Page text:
British and European officials are discussing the possibility of extending the formal exit process from the European Union amid fears a Brexit deal will not be approved by March 29, The Daily Telegraph reported, citing unidentified sources.
The Telegraph cited three unidentified EU sources as saying British officials had been "putting out feelers" and "testing the waters" on an extension of Article 50, a part of the Lisbon Treaty which sets out the conditions for leaving the EU.
Prime Minister Theresa May has repeatedly ruled out delaying Brexit, though she has also warned lawmakers that if they reject her deal then Brexit could be derailed or that the United Kingdom could leave without a deal.
"We are leaving the European Union on the 29th of March," British Brexit Secretary Stephen Barclay said when asked about the Telegraph report. "We are not looking to extend."
When asked directly if he denied the report, Barclay said: "Yes, because I can be very clear that the government's policy is to leave on March 29."
He added that extending the Article 50 exit process was not a unilateral decision for the United Kingdom. Extending would require the unanimous agreement of EU heads of state in the European Council.
The future of Brexit remains deeply uncertain as British lawmakers are expected next week to vote down the divorce deal that May struck with the EU in November.
Business chiefs and investors fear leaving the EU without an approved deal would silt up the arteries of trade, spook financial markets and dislocate supply chains for the world's fifth-largest economy.
Besides leaving without a deal or on the terms of May's deal, other options include delaying Brexit, calling a parliamentary election or holding another referendum on EU membership.
The ultimate Brexit outcome will shape Britain's $2.8 trillion economy, have far-reaching consequences for the unity of the United Kingdom and determine whether London can keep its place as one of the top two global financial centers.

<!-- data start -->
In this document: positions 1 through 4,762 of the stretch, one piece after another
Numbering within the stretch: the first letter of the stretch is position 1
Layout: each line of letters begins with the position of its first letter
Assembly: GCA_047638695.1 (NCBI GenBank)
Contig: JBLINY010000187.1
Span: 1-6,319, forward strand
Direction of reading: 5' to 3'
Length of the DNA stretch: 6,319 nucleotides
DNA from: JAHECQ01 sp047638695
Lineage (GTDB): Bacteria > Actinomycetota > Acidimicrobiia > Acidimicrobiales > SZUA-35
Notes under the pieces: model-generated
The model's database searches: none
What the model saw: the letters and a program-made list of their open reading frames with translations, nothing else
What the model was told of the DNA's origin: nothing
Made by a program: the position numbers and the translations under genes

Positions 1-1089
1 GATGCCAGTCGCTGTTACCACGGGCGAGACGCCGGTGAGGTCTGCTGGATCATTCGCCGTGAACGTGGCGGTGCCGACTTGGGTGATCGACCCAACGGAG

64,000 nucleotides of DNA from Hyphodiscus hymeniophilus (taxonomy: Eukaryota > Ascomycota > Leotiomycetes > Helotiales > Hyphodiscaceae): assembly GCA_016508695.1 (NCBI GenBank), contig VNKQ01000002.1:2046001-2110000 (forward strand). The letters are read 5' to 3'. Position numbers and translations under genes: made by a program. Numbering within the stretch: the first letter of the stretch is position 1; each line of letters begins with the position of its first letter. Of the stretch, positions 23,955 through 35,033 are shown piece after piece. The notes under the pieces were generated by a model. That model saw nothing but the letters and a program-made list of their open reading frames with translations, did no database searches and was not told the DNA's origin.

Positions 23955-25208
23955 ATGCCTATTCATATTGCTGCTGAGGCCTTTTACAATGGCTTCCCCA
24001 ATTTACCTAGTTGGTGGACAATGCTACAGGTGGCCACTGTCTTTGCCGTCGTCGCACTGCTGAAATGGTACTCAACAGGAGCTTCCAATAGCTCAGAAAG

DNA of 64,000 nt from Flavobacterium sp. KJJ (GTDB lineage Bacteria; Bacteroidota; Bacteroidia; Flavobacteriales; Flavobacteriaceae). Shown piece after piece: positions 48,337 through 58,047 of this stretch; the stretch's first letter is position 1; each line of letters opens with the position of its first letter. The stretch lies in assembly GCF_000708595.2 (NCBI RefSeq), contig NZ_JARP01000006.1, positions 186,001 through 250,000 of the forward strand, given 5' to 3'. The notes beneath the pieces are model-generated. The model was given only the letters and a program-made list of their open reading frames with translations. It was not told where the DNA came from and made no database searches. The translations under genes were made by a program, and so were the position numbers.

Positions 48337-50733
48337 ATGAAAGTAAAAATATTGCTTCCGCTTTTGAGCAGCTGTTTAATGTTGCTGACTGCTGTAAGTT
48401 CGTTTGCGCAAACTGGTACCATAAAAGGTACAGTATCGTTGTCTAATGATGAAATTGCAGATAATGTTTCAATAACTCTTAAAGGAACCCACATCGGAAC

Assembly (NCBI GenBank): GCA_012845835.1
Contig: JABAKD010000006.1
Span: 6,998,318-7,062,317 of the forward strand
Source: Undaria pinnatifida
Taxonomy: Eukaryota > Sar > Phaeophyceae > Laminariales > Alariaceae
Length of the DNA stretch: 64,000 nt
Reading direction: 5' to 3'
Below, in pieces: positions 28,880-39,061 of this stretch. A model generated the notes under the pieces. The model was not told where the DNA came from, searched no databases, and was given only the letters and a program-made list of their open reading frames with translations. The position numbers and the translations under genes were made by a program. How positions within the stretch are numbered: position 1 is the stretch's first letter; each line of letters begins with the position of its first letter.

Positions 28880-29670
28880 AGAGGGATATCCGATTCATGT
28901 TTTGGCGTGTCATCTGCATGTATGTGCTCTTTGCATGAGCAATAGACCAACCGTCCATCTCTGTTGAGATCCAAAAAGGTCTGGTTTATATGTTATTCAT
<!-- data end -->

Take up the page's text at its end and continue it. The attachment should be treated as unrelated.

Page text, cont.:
May last month pulled a parliamentary vote on her deal, struck after two years of negotiations and designed to maintain close future ties with the bloc, after admitting it would be heavily defeated.
A new parliamentary vote is due on Jan. 15, though it is unclear what May's next steps would be if the deal is defeated.
Goldman Sachs said its base case was that May's deal would be defeated at first but a close variant of the deal would eventually be approved by parliament.
May is seeking assurances from the EU on the most controversial part of her deal - an insurance policy to prevent a hard border between EU-member Ireland and the British province of Northern Ireland.
Taoiseach Leo Varadkar has said the EU is willing to give Britain reassurances about the Irish backstop before British lawmakers vote on May's Brexit deal next week.
"We don't want to trap the UK into anything – we want to get on to the talks about the future relationship right away," Varadkar said, the Irish Times reported. "I think it's those kind of assurances we are happy to give."
However, Britain's former Brexit Secretary David Davis, who opposes May's deal, said assurances such as proposed by Varadkar would not be enough to convince rebels to support the deal. (Reuters)